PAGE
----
And then when I went up with my mom, we were both under the idea that my aunt would let me come back to finish school, but then she sent an e-mail to my mom saying that it sucks that I can’t come back to her place and that I belong 6 hours away with my mom. And yes, the best place for me right now IS with my mom (she’s been bi-polar for 30 years, and knows all the ropes on what to do), but the fact that she cut me out like I was six-years-old really fucking stung. I felt like I was being abandoned and that she didn’t give a fuck about me since my presence would apparently fuck up her life since she “couldn’t handle me” (the plan was: go home to get help and get stable, then go back to aunt’s to finish college), She later called to apologize about how she kept me out of the loop, but she won’t let me move back into her house possibly ever again, so I still don’t want to talk to her yet. I know logically that she isn’t emotionally able to be my main support (she knows it, I know it, it’s just the way she is), and that she has her own mental hurting to deal with (and a valid, understandable reason as to why living with someone being treated for depression freaks her right the fuck out, and my 11-year-old cousin has the same kind of mindset), and yes, I AM where I need to be right now, but it really sucks to be treated/thought of like an idiot fuck-up who’ll eat your baby cousins and burn down the house, or something.

      My dad doesn’t quite understand mental illness either (when he heard about Robin Williams, he was all, “I don’t get it. What did he have to be depressed about?”), but he knows to just give me a lot of hugs and lets me know that he’s there for me and loves me, which is really all I need from people right now.

      I am doing better, though. I’ve been taking 20 mg of Celexa every night for the past week which has taken off A LOT of the suicidal/self-harming edge (although they knocked me flat on my ass for three days, that was fun). I still get anxious, and the “going to hell” thoughts haven’t left yet, but I’m able to not let the thoughts consume me as much as before (seriously, writing up assignments was almost impossible for me beforehand, I was that freaked out). Seriously, I’m going to write the manufactures of those pills a rather heartfelt, gushing thank you letter in appreciation.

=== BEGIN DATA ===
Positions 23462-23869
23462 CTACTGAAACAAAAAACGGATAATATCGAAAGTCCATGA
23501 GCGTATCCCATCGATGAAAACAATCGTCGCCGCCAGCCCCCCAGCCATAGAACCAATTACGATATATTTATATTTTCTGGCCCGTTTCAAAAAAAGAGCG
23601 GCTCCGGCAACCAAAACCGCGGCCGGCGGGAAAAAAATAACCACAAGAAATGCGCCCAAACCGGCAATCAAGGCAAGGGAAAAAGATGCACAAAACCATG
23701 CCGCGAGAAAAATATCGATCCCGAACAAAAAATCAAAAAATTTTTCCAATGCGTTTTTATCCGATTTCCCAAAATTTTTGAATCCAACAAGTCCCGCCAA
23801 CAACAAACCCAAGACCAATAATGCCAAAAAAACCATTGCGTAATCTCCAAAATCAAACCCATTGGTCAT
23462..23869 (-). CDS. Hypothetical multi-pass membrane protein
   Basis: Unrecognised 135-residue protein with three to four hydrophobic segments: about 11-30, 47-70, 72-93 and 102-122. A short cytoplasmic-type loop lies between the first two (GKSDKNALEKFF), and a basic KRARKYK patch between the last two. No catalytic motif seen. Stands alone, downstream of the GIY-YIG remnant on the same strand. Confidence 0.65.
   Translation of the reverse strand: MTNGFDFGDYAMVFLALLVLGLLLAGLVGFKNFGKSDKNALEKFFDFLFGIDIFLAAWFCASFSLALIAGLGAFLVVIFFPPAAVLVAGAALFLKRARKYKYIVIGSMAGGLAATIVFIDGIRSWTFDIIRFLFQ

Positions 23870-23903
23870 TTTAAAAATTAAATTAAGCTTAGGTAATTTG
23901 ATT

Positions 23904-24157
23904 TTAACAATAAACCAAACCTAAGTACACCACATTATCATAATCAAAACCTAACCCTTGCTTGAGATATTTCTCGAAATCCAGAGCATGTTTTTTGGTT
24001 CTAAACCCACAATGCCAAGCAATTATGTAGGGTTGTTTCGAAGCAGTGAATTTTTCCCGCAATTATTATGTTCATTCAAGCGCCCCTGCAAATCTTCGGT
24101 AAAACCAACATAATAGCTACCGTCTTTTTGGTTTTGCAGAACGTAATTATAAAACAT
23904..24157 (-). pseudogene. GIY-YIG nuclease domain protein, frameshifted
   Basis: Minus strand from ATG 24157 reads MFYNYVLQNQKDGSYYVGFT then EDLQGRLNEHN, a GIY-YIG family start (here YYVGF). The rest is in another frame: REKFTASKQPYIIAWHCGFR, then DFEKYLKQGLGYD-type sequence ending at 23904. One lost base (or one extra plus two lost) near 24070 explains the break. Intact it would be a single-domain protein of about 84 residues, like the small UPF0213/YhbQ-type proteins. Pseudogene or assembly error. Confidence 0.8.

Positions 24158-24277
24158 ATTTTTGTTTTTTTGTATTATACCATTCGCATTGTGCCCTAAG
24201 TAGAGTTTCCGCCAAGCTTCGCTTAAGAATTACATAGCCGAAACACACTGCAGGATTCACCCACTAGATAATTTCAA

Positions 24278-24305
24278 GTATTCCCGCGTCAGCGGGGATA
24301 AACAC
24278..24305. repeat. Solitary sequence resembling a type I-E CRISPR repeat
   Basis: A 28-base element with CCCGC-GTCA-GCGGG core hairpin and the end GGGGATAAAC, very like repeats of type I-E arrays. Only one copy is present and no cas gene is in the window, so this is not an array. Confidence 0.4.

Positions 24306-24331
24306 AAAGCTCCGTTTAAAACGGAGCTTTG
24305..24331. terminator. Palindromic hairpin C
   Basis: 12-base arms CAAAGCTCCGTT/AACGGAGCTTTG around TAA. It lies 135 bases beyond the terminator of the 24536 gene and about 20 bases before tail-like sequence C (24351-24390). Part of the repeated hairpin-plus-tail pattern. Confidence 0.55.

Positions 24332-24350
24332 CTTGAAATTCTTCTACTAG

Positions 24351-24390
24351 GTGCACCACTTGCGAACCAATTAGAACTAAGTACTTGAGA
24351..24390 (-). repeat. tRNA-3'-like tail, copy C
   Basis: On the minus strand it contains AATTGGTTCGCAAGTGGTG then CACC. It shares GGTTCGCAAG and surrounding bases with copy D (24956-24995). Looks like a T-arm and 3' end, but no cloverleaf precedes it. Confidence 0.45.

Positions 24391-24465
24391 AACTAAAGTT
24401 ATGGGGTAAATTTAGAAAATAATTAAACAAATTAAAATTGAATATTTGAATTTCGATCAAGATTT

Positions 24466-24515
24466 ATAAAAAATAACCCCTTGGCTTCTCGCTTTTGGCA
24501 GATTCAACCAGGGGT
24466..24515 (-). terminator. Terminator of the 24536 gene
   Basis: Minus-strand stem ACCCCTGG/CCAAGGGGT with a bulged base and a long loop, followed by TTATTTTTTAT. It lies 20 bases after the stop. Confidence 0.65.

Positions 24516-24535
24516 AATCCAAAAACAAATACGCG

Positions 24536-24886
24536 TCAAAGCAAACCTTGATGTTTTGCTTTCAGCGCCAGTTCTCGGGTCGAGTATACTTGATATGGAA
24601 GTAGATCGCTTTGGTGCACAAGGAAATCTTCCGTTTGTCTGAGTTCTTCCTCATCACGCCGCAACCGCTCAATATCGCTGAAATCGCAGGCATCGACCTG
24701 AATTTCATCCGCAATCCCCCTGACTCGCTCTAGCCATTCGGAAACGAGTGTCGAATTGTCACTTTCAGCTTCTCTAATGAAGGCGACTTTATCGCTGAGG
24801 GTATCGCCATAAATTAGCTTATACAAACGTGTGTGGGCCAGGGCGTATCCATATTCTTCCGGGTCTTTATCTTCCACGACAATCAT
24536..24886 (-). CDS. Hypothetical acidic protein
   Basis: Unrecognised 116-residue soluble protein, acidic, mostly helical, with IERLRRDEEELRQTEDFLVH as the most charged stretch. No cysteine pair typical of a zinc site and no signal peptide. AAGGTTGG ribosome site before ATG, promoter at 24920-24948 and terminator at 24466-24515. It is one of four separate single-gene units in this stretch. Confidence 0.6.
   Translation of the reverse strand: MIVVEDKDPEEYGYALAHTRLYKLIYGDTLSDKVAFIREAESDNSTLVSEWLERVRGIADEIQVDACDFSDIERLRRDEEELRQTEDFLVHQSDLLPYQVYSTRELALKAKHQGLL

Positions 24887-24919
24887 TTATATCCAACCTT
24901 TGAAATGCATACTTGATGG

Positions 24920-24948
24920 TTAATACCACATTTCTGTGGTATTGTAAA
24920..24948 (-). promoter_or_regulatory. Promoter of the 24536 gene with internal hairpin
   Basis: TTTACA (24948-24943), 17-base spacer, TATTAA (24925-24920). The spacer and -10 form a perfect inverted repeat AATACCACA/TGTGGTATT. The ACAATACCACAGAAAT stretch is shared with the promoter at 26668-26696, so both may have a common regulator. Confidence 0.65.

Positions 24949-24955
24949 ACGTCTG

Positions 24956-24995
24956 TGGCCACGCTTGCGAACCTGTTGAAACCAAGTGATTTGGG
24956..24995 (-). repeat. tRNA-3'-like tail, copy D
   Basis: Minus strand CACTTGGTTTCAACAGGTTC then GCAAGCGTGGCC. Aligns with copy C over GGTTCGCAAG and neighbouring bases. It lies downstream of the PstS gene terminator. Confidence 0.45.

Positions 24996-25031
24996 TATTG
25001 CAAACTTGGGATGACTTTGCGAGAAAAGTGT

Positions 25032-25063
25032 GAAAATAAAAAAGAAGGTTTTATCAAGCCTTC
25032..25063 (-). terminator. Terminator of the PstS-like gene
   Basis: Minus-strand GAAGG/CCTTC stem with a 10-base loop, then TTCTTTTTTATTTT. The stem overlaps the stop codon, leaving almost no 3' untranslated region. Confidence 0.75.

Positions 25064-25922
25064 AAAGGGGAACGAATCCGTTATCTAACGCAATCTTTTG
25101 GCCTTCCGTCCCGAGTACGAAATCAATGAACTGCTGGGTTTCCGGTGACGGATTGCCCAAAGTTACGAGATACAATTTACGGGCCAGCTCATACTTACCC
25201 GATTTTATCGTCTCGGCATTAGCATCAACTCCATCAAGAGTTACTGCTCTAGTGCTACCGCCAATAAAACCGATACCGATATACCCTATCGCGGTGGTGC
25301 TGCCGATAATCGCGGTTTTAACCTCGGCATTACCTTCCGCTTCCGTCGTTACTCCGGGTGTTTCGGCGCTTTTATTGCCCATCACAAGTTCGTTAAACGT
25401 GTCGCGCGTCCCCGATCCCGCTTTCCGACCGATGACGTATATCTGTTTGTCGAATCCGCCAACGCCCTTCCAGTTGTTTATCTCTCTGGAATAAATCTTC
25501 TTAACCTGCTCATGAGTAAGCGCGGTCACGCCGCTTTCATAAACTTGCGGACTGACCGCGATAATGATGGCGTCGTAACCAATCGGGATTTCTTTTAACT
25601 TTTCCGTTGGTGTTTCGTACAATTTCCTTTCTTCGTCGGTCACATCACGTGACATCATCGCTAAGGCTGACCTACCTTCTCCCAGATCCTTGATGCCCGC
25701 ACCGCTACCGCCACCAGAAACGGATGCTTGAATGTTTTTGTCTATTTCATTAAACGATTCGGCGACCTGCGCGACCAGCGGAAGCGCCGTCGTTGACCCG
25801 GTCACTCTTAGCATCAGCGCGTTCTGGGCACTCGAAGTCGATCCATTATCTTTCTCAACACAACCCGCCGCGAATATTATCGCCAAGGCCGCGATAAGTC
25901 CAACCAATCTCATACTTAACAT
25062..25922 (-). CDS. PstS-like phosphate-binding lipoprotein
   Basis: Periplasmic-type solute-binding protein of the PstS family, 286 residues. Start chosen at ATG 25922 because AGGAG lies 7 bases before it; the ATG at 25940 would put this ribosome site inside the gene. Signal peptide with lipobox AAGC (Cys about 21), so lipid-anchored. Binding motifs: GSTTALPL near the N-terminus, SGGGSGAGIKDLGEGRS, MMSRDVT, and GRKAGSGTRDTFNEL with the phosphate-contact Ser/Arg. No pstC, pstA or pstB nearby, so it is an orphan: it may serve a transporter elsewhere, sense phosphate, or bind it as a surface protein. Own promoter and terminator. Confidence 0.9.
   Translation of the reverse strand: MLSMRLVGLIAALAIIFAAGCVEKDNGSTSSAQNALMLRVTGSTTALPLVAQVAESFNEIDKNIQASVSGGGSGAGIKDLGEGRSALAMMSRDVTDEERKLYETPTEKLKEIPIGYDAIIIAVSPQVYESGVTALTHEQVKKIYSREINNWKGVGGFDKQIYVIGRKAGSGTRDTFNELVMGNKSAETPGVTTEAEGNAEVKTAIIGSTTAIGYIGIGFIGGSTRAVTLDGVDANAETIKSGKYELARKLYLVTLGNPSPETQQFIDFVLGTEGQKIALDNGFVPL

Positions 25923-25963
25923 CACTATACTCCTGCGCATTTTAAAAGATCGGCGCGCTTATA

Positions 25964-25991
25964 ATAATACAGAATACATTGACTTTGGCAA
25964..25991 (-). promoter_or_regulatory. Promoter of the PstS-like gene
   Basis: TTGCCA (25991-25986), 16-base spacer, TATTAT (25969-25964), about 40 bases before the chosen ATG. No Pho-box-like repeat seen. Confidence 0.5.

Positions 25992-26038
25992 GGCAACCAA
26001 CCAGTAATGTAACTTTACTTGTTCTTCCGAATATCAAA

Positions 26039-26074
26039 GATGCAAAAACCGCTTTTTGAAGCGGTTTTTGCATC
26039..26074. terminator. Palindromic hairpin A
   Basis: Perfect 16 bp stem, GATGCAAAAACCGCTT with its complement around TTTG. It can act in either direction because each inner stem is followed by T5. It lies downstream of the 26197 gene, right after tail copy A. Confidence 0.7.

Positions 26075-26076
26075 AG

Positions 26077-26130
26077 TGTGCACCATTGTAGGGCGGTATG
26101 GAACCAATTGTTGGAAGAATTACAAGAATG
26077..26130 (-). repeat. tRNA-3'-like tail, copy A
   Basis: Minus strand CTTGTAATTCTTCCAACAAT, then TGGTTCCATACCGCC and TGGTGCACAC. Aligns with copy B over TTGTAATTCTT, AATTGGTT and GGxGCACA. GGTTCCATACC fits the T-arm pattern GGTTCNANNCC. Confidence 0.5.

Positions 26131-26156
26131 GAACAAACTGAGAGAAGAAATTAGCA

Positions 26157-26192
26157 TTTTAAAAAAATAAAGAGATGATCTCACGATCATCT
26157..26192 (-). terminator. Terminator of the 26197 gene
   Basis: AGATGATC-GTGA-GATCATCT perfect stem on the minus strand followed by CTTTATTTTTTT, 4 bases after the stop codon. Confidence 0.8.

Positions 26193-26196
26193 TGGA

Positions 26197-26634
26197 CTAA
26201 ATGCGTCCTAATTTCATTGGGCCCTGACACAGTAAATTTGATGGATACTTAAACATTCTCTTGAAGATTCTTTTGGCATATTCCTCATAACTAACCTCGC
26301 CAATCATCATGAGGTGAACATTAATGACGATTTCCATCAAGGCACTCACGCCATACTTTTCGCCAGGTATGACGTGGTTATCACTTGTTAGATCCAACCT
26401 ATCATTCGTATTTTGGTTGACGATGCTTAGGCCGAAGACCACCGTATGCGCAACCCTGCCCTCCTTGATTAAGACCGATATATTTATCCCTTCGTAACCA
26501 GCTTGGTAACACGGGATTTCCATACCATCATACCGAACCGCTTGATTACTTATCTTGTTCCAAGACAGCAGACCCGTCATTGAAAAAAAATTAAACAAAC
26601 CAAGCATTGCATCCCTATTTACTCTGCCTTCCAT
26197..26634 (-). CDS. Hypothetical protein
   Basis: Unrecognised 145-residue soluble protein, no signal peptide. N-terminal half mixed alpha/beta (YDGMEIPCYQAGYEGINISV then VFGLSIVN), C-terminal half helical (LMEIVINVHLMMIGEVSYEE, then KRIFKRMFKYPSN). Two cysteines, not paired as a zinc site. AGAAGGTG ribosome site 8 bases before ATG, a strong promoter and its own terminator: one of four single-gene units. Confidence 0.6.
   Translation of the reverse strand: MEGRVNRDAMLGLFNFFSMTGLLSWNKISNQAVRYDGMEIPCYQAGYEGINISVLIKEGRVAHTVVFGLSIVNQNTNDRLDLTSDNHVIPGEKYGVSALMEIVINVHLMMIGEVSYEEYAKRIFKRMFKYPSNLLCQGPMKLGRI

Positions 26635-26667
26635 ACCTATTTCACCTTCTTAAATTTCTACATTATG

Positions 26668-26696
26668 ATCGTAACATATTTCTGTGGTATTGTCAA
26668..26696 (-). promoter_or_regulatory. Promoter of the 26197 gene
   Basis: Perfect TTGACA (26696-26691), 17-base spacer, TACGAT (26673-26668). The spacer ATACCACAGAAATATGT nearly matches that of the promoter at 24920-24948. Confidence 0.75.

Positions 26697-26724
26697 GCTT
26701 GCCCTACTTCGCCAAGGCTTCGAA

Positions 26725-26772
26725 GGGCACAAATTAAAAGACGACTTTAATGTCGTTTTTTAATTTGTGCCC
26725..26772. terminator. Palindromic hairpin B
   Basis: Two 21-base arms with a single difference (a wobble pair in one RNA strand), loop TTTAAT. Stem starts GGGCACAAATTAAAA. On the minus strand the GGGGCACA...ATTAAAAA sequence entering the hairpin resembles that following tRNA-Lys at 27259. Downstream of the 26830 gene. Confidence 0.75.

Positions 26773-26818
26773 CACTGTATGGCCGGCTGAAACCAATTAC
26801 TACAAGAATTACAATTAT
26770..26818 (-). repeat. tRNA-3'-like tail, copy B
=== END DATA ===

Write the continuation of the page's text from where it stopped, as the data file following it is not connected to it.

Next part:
• PinkyAndNoBrain

        I know this was posted a while ago, but I relate to so much of what you and JustPlainSomething said (though 150 mg of Effexor is my dope of choice) that I have to comment. The thing that I really wanted to respond to, but am uncomfortable to because OMG RELIGUN, is the stuff about God, because I’m a Christian too—well, I’m assuming you’re a Xtian. You might not be.

        Don’t listen to your aunt; she’s a psycho. Depression is a disease, like Lindsay said, and there’s NOTHING wrong with you for not being able to shake it. Praying can help (well, it can’t hurt), but God made doctors and medicine and therapists, too; prayers aren’t always answered directly in the form of magic fairy-dust, and anyone who tells you that meds and therapy aren’t answers to prayers can just fuck right off.

        I’m just gonna chuck a couple (literally) links down here, because my personal depression is the type that craves and is temporarily sated by testimonies. I’ve found them extremely helpful:

        1. “It Can’t Be Depression…I’m a Christian”: https://www.gci.org/CO/depression
        2. “5 Things Christians Should Know About Depression and Anxiety”: http://www.relevantmagazine.com/god/church/5-things-christians-should-know-about-depression-and-anxiety